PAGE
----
According to the present invention an equalization of the pulse heights is achieved by converting the greatest pulse heights to smaller ones, so that the pulses are caused to lie in a range which has previously been occupied only slightly. Accordingly a pulse whose height y (equal to x-l-w) goes above the constant value K (FIG. 1c) is reduced by subtraction to the height z equal y-K. On the tion of the waveform of this auxiliary signal.
3: other hand, pulses whose height y do not reach the value K are left uninfluenced; for such pulses, therefore, z equals y. FIG. 1d shows the sequence of the pulses after this transformation; this sequence is transmitted to the receiver.
FIG. 2 illustrates the aforementioned transformation still more clearly. From each speech pulse with the height x and the simultaneously-occurring auxiliary pulse with the height w there is formed the total pulse y. When 3 goes above the constant value K (FIG; 2b), the outgoing pulse exhibits the height x equals y K; if, on the contrary, y is smaller than K (FIG. 2a), then Z1 equals y The transformation described above can be obtained by utilizing a switching arrangement having a curve which exhibits the sawtooth form according to FIG. 3a. This curve illustrates the output pulses Z1 and Z for values of y below and above the signal level K. There may also be employed a curve according to FIG. 5a which includes a plurality of periods of extent K. Accordingly, generally expressed, the height of an outgoing pulse is z:y-n-k when the height of the corresponding incoming pulse lies between n'K and (n+1) K. The integer n denotes the number of periods of height K which have been passed by the height y. Corresponding demodulation of the transmitted signal into its components is accomplished in the same manner at the receiving side of the apparatus as shown in FIGS. 3b and 51), respectively.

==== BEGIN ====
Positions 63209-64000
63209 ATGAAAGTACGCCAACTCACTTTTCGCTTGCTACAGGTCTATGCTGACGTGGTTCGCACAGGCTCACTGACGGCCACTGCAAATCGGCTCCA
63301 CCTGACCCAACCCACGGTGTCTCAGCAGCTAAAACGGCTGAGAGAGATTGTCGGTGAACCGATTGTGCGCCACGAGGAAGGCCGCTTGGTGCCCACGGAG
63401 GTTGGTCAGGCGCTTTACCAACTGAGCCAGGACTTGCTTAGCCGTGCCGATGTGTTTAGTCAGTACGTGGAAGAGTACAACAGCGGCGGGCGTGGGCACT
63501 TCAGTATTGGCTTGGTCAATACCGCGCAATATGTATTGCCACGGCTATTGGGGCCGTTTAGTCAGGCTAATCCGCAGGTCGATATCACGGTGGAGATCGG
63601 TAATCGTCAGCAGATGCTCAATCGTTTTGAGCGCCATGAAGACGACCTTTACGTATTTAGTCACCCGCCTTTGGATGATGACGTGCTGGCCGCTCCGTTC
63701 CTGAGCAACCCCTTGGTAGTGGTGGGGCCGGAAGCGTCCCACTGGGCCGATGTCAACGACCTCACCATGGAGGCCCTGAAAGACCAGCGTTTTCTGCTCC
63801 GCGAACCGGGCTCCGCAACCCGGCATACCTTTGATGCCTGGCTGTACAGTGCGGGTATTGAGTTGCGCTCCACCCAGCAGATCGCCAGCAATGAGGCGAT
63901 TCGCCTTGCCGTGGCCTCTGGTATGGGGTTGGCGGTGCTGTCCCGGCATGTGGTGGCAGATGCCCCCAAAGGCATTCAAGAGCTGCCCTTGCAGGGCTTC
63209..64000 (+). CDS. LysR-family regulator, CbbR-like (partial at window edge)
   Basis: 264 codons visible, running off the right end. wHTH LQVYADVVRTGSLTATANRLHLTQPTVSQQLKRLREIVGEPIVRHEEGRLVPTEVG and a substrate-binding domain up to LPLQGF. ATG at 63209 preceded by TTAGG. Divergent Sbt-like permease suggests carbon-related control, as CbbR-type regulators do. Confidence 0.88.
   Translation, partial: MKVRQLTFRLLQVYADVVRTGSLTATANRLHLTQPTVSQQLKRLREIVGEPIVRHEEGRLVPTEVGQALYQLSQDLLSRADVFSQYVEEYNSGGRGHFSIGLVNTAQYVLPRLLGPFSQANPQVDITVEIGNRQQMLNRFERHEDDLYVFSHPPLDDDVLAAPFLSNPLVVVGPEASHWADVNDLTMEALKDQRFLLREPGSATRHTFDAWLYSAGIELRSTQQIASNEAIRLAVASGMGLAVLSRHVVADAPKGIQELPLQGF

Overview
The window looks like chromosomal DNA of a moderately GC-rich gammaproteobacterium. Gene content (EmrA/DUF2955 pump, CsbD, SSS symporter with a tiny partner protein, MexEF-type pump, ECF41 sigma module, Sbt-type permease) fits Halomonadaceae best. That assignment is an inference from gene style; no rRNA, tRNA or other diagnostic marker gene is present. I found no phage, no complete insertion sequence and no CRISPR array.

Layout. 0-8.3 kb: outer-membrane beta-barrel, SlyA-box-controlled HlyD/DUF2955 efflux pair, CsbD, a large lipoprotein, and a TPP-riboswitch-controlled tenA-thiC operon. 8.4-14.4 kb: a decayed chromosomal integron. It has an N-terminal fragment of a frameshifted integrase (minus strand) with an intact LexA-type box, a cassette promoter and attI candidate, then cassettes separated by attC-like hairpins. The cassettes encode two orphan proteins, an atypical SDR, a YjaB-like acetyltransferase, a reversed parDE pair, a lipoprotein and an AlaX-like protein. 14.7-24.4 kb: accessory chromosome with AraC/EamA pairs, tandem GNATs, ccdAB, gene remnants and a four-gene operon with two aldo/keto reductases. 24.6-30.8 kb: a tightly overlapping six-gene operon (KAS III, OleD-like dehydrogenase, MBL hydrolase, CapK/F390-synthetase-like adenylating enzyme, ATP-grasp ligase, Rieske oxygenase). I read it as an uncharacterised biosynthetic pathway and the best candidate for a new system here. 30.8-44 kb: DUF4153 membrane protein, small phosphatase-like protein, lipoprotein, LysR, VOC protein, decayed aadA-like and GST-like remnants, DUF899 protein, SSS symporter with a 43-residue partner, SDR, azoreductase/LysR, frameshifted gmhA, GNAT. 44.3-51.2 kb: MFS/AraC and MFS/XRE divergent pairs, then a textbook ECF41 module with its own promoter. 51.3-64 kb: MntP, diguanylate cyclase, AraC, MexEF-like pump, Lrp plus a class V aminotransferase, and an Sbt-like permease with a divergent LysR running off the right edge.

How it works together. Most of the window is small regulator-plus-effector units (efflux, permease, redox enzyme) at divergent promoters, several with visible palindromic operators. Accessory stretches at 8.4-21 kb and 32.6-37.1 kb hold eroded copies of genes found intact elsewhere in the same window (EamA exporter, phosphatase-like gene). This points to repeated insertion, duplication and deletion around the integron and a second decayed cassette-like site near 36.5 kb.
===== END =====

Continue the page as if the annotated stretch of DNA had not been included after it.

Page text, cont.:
Preferably K is selected a little greater (in any event no smaller) than x and w should agree as nearly as possible with (N1)-K when N denotes the number of neighboring periods of the sawtooth curve. In this way there is obtained as well as possible the desired distribution of the pulse heights over the whole employed range in the pulse sequence transmitted to the receiver. This follows from the following arrangement wherein, according to FIGS. 4a and 4b, K equals x and w equals K. Since the heights w of the pulses formed by the auxiliary signal are by definition distributed uniformly over the whole possible range (zero to K) (field A in FIG. 4a), the probability is that a pulse height lies in the range between w and (w plusAw), independently of w equalsAw/K. In the absence of the pulse x there exists a linear connection between z and w (first period K of the sawtooth curve); accordingly the heights 2 are also desirably distributed over the whole possible range between zero and z (field B in FIG. 4a). When now to the supplementary signal there are added pulses x,